Saturday, January 31, 2009

Can SOA be achieved in an enterprise

For the last year or so, I have been working for the Federal Aviation Administration (FAA) as a Services Oriented Architecture (SOA) Subject Matter Expert (SME). It has been a challenge to see how various folks view SOA the panacea for IT related systems or enterprises. Each stakeholder within an organization has different definition with respect to SOA. So far I have noticed the following at the FAA, we have:
  1. Data Services - Services that carry data
  2. Business Services - Services that meet a business need
  3. ITIL Services - Services which meet Help Desk and Operations centric services
  4. Business Process Services - Services which emulate business processes and they use standards like BPEL and BPMN
  5. Web Services - Information is exchanged over the HTTP protocol in XML or as attachments which are in SOAP container
  6. Java Services - Java enabled services
  7. RESTful Services - Information is exchanged over the HTTP protocol in XML but the information is not in a SOAP container.
  8. Orchesterated Services - Services which are made of services
  9. etc., etc
As you can see, Services can be confusing. To add to the confusion, we have other tools and methodologies which make SOA a zoo. We also have people who view SOA serving different purposes. In the end, they are all true since they are identifying components which can be or may be true in an enterprise. Here is my take on SOA. SOA should be viewed from a Enterprise Architecture (EA). EA identifies (if it is done right) the "As-Is" state of the IT enterprise and proposes the "To-Be" state of the IT enterprise.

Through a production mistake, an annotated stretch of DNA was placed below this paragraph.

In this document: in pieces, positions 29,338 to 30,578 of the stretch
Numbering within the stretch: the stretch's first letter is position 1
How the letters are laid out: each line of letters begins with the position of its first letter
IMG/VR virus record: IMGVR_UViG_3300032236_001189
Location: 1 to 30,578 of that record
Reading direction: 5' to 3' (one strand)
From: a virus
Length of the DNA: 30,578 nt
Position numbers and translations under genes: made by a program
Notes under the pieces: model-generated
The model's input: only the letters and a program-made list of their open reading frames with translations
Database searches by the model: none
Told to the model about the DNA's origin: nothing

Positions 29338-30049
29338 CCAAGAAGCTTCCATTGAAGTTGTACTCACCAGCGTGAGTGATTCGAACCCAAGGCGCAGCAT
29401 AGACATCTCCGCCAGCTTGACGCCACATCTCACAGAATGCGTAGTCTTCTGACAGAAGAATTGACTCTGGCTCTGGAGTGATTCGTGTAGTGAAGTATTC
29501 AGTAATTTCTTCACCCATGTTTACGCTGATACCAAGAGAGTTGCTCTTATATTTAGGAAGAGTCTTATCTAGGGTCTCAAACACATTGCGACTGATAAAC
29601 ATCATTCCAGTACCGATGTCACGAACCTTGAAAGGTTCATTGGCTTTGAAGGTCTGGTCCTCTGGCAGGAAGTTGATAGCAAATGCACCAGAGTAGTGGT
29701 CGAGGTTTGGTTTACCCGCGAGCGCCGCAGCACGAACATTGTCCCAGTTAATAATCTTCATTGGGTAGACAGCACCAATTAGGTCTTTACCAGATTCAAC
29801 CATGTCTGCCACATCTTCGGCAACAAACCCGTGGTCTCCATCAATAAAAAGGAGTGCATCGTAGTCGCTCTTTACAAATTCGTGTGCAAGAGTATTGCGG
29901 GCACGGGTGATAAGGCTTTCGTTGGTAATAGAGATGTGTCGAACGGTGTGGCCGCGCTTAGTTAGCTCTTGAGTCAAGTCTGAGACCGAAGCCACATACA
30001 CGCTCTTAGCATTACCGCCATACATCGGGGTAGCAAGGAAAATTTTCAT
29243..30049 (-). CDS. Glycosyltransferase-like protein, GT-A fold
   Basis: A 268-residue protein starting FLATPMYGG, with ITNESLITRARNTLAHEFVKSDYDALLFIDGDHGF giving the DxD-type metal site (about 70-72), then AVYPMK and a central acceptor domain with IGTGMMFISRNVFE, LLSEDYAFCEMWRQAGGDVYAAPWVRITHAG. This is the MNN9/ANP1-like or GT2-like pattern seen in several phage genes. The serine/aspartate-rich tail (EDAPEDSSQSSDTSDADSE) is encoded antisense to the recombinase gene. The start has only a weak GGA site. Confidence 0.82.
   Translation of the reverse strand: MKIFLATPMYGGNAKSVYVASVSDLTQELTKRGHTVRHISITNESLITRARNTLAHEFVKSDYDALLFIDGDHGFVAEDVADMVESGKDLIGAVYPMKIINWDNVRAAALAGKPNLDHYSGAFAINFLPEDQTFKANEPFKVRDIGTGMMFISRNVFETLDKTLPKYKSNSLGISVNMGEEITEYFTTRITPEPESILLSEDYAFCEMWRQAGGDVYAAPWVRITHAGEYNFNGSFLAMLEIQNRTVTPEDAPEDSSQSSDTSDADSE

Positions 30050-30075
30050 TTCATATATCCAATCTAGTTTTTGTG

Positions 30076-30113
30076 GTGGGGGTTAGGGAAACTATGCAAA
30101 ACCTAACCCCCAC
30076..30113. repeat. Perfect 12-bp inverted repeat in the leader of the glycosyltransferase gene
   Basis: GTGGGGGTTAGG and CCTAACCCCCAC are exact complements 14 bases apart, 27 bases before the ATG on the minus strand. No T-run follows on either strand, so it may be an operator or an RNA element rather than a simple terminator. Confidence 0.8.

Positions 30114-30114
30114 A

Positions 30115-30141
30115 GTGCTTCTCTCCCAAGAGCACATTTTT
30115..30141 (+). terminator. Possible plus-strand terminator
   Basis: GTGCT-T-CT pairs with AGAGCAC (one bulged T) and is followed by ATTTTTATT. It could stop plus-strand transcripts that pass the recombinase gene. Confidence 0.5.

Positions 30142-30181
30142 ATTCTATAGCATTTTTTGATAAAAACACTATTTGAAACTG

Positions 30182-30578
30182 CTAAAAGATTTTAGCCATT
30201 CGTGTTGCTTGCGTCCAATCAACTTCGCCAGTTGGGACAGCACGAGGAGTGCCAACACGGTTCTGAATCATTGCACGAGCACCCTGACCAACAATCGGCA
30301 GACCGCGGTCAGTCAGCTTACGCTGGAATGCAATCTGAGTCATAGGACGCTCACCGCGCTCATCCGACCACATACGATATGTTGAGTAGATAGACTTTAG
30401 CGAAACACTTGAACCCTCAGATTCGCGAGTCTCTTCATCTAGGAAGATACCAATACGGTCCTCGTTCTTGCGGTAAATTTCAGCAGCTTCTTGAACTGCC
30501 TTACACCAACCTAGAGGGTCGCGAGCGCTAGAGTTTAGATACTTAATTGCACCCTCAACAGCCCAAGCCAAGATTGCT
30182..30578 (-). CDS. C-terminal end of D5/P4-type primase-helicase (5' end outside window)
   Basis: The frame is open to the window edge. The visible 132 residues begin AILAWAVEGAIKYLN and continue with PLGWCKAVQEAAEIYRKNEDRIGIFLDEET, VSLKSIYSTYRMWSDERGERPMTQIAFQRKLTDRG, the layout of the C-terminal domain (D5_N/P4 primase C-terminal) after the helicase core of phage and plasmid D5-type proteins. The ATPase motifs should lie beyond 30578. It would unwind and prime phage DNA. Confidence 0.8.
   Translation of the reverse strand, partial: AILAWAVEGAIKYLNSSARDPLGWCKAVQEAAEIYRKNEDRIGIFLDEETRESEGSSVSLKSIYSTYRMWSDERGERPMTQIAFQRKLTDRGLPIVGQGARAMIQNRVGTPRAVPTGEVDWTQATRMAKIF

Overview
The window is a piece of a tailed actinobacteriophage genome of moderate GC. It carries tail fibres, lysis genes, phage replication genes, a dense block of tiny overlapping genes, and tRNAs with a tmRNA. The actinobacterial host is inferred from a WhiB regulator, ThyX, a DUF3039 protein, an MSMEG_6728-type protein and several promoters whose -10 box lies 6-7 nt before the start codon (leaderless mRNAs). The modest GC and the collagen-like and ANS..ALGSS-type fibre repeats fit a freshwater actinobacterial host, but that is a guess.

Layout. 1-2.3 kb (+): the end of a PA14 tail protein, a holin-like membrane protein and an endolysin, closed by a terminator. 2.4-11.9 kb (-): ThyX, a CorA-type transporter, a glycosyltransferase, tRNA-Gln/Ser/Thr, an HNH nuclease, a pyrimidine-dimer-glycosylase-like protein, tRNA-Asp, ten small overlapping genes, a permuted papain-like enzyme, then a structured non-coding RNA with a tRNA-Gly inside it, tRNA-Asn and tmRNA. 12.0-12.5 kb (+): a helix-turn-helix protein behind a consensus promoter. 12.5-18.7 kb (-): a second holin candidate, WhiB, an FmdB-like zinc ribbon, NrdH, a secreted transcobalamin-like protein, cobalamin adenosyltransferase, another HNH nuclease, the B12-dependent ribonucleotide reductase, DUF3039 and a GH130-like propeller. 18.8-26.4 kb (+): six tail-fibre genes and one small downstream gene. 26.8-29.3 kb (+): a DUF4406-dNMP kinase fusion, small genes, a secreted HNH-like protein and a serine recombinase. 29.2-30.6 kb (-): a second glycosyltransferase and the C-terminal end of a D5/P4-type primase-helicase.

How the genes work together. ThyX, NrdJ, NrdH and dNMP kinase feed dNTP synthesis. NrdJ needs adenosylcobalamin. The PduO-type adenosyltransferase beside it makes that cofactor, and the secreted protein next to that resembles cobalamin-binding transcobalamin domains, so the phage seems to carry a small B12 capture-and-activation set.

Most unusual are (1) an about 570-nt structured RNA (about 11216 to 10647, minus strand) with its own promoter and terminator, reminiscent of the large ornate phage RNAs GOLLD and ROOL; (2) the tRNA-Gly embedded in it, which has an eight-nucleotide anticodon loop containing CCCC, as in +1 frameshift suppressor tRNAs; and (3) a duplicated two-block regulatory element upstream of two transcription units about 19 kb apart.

EA should also have a strategy on how to achieve "To-Be" state in a timeframe. This is usually articulated in various EA artifacts like Roadmaps, line of sight documents, strategy documents and an EA repository. Other components that need to implemented to give a true EA picture is to have an enforced System Development Lifecycle (SDLC), Change Control Board (CCB), and Configuration/Change Management (CM). The other thing is that to have a working EA, all of the stakeholders must buy into it. I am a big fan of The Open Group Architecture Framework (TOGAF).

Back to SOA now, if EA recommends that SOA is one of the possible approaches to meet "To-Be" state then it needs to bought by all stakeholders in the enterprise. The following steps need to be done when an enterprise wants to use SOA to achieve its goals:
  1. Define a Service Data Dictionary - This will reduce the confusions when talking about services.
  2. See if the EA strategies identify any systems which need to be consolidated or broken-up.
  3. If so then use SOA in system(s) migration
  4. If all new systems are built in a SOA fashion then address SOA governance
  5. Address SOA governance by designing and implementing processes and groups which deal with SOA governance.
  6. All new SOA services should be projectized
  7. All new SOA services should have a Mission and Vision statement
  8. and on, on
In the end, will SOA ever be truly achieved in the FAA. The answer is "No"! However pursuing SOA will help FAA identify gaps in its enterprise with respect to its EA since it forces various stakeholders to communicate together and address how some of the internal processes should be achieved. This is a big key for any successful IT enterprise. Adopting SOA will not provide a successful EA without having a working SDLC and appropriate mechanisms which provide accountability.